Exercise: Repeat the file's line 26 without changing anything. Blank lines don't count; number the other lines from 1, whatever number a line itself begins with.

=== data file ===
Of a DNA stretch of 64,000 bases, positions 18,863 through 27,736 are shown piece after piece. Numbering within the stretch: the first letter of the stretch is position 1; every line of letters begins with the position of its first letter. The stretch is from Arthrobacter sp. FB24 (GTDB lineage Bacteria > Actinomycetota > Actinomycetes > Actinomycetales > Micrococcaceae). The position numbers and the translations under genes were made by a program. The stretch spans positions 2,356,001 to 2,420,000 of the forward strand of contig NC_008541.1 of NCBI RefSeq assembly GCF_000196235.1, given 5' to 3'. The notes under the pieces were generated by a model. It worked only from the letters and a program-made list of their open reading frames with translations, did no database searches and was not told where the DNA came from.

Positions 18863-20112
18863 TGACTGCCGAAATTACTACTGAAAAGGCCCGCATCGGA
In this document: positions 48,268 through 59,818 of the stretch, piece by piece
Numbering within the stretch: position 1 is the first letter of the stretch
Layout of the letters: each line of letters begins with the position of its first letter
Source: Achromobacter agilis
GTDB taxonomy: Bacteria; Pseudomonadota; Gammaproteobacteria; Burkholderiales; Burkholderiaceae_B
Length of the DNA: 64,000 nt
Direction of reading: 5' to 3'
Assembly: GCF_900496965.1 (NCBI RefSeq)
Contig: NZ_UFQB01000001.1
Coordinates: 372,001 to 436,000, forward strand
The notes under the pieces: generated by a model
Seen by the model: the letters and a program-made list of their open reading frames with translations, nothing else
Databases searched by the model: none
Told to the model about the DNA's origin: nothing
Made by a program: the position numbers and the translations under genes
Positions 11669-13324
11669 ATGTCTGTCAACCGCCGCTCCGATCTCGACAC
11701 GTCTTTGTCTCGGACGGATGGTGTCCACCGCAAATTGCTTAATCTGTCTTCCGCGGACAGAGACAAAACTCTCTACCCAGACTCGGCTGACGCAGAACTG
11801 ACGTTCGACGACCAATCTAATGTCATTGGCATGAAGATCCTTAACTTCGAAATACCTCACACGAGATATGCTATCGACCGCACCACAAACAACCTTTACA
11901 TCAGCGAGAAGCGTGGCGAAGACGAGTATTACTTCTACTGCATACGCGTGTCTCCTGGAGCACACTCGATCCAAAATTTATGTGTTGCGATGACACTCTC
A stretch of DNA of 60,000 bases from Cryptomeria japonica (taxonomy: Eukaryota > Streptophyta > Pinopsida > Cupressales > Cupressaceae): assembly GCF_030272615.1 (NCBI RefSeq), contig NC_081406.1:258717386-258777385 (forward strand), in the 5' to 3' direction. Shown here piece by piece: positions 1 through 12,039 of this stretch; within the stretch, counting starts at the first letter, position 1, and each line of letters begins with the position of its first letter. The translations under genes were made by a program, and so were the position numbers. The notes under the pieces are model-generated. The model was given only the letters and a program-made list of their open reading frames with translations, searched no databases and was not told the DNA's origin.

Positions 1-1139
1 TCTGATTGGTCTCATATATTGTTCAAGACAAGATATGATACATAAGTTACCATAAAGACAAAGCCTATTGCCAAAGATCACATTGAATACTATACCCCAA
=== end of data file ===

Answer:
1 TCTGATTGGTCTCATATATTGTTCAAGACAAGATATGATACATAAGTTACCATAAAGACAAAGCCTATTGCCAAAGATCACATTGAATACTATACCCCAA